Biogen’s AdComm Meeting Will Test FDA’s “Substantial Evidence” Flexibility

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A US Food and Drug Administration advisory committee meeting on Biogen, Inc.’s Alzheimer’s drug aducanumab will offer some insight into the amount of flexibility the agency and its external experts are willing to exercise for neurodegenerative diseases with high unmet need, particularly in the wake of a December 2019 guidance document on the quantum and type of data capable of satisfying the “substantial evidence” standard.

On 6 November, the Peripheral and Central Nervous System Drugs Advisory Committee will consider the benefit/risk profile of aducanumab, an anti-amyloid-beta antibody infusion intended for treatment of Alzheimer’s, according to a notice due to publish in the Federal Register on 29 September. The meeting will be held virtually due to the COVID-19 pandemic. (Also see “Virtual Advisory Committees: US FDA Clears A Big Test With OxyContin Meeting” -Pink Sheet, 17 Sep, 2020.)

Biogen submitted the biologics license application in July. (Also see “Keeping Track: Biogen’s Aducanumab Headlines Midsummer Submission Round-Up” – Pink Sheet, 8 Jul, 2020.) The application is undergoing a priority review with a 7 March 2021 goal date, but Biogen said the FDA intends to act even earlier on the application. (Also see “Adu-CAN-umab? Reading The Tea Leaves For Biogen’s US Filing For Alzheimer’s Drug” – Pink Sheet, 10 Aug, 2020.)

The FDA’s decision to accept the BLA for filing, rather than issuing a refuse-to-file letter, surprised some agency observers given questions about the adequacy and robustness of the data package and whether it can satisfy the efficacy standard.

The aducanumab review could have implications for many other development programs and disease categories, as it could signal how far the agency is willing to bend when it comes to demonstrating substantial evidence of efficacy under a December 2019 draft guidance.

“Maybe this action on Biogen’s Alzheimer’s drug is a signal that the FDA is going to start treating neurological disorders with that same degree of flexibility that FDA shows to oncology.” – Hyman, Phelps and McNamara’s Frank Sasinowski
For example, Alzheimer’s is far from a rare disease, with more than 5 million Americans ages 65 and older living with Alzheimer’s dementia in 2020, according to the Alzheimer’s Association, but the aducanumab review could lay the groundwork for changes to development of treatments of rare neurodegenerative diseases.

“Maybe this action on Biogen’s Alzheimer’s drug is a signal that the FDA is going to start treating neurological disorders with that same degree of flexibility that FDA shows to oncology,” said Frank Sasinowski, director at Hyman, Phelps and McNamara, who works with sponsors and patient advocates on rare disease drug development.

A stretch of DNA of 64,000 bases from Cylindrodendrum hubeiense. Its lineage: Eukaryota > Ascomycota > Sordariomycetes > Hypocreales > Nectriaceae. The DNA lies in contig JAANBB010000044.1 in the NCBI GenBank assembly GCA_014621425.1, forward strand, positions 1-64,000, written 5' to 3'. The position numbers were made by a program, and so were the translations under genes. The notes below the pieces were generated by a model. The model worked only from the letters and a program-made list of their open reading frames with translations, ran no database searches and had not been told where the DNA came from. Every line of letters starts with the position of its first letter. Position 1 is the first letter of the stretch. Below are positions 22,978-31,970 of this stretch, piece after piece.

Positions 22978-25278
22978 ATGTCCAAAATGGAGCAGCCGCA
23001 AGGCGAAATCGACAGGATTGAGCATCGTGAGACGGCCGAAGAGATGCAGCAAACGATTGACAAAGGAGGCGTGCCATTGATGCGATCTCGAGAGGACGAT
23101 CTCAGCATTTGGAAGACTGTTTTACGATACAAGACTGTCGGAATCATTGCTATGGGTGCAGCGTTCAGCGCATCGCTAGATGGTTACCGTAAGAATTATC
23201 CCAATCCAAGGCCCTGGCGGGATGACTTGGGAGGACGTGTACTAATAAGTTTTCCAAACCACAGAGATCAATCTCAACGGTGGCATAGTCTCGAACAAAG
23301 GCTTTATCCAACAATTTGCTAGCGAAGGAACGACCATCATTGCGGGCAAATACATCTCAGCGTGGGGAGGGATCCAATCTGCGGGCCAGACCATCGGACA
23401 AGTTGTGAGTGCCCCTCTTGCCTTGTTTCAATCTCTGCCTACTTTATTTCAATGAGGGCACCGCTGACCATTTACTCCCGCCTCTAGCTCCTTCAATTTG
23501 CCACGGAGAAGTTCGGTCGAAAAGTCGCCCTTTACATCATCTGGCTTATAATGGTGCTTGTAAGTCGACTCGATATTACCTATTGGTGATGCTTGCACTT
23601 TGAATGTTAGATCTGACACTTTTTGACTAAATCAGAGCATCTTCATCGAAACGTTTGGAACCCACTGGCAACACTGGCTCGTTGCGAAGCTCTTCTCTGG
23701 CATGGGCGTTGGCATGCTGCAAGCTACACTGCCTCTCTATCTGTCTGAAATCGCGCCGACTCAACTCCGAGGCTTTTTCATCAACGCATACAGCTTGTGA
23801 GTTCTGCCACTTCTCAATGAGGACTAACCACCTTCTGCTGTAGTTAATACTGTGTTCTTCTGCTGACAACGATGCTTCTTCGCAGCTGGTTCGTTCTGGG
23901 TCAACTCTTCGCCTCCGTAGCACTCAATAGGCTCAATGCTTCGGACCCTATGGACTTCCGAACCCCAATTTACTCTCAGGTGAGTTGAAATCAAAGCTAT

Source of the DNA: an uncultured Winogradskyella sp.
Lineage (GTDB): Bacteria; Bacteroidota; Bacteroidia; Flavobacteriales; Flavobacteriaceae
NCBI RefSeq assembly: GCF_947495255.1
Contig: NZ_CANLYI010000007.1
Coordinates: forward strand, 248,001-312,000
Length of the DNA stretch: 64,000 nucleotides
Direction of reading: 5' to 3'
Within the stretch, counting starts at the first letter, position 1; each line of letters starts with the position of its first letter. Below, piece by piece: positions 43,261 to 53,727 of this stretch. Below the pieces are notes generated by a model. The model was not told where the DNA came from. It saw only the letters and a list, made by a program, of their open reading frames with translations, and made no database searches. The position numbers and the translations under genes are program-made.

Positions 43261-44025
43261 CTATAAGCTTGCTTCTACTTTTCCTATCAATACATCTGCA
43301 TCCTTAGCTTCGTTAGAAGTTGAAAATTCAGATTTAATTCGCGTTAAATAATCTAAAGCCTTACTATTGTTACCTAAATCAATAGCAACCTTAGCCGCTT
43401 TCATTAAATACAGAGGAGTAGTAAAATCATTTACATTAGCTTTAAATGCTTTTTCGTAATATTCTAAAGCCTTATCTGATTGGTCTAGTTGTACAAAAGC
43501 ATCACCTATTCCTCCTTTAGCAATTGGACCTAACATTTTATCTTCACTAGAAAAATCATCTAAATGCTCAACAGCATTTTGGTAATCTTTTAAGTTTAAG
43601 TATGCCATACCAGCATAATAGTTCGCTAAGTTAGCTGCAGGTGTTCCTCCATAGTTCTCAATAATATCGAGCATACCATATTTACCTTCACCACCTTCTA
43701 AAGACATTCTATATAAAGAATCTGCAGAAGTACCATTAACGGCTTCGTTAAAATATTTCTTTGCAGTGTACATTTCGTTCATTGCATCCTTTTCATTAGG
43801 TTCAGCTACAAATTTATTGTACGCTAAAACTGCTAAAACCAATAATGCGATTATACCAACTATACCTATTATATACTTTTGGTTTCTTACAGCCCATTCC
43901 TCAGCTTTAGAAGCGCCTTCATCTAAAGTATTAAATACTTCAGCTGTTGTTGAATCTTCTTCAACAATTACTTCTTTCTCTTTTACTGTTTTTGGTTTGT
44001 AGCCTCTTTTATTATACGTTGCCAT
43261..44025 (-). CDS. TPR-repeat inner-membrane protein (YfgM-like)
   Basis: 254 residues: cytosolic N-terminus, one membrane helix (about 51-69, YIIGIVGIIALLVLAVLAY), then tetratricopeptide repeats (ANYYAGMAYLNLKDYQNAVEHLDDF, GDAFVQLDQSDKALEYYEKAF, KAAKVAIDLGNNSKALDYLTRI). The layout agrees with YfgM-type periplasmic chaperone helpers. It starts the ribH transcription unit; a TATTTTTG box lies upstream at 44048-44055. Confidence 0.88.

If approved, aducanumab would become the first disease-modifying treatment aimed at slowing or stopping the progression of Alzheimer’s.

Whether the drug is actually approvable, however, has been the burning question since October 2019, when Biogen announced plans to submit a BLA based on data from trials the company previously had said were not successful.

In March 2019, Biogen and partner Eisai Co., Ltd. said they would discontinue the Phase III EMERGE and ENGAGE trials in patients with mild cognitive impairment due to Alzheimer’s disease and in patients with mild Alzheimer’s disease dementia. The decision to stop the trials was based on a futility analysis conducted by an independent data monitoring committee, which found the studies were unlikely to meet their primary endpoint. (Also see “Why Biogen/Eisai’s Aducanumab Failure Is Not The End Of Amyloid Hypothesis” – Scrip, 21 Mar, 2019.)

However, in a surprise announcement just seven months later, the development partners said they planned to pursue regulatory approval based on a new analysis, conducted by Biogen in consultation with the FDA, of a larger dataset from the Phase III studies, including additional data that became available after the prespecified futility analysis. (Also see “An About Face As Biogen Says It Will File Aducanumab In Alzheimer’s” – Scrip, 22 Oct, 2019.)

In this new analysis, EMERGE met its primary endpoint showing a significant reduction in clinical decline with high-dose aducanumab. Furthermore, results from a subset of patients in ENGAGE who received sufficient exposure to high-dose aducanumab support the findings from EMERGE, even though ENGAGE did not meet its primary endpoint, Biogen said.

In EMERGE, high-dose aducanumab was associated with a 22% improvement in CDR-SB (Clinical Dementia Rating-Sum of Boxes) scores relative to placebo, with a p-value of 0.01, according to data presented at the Clinical Trials on Alzheimer’s Disease annual meeting in December. Key secondary endpoints also were statistically significantly positive in EMERGE in the high-dose group.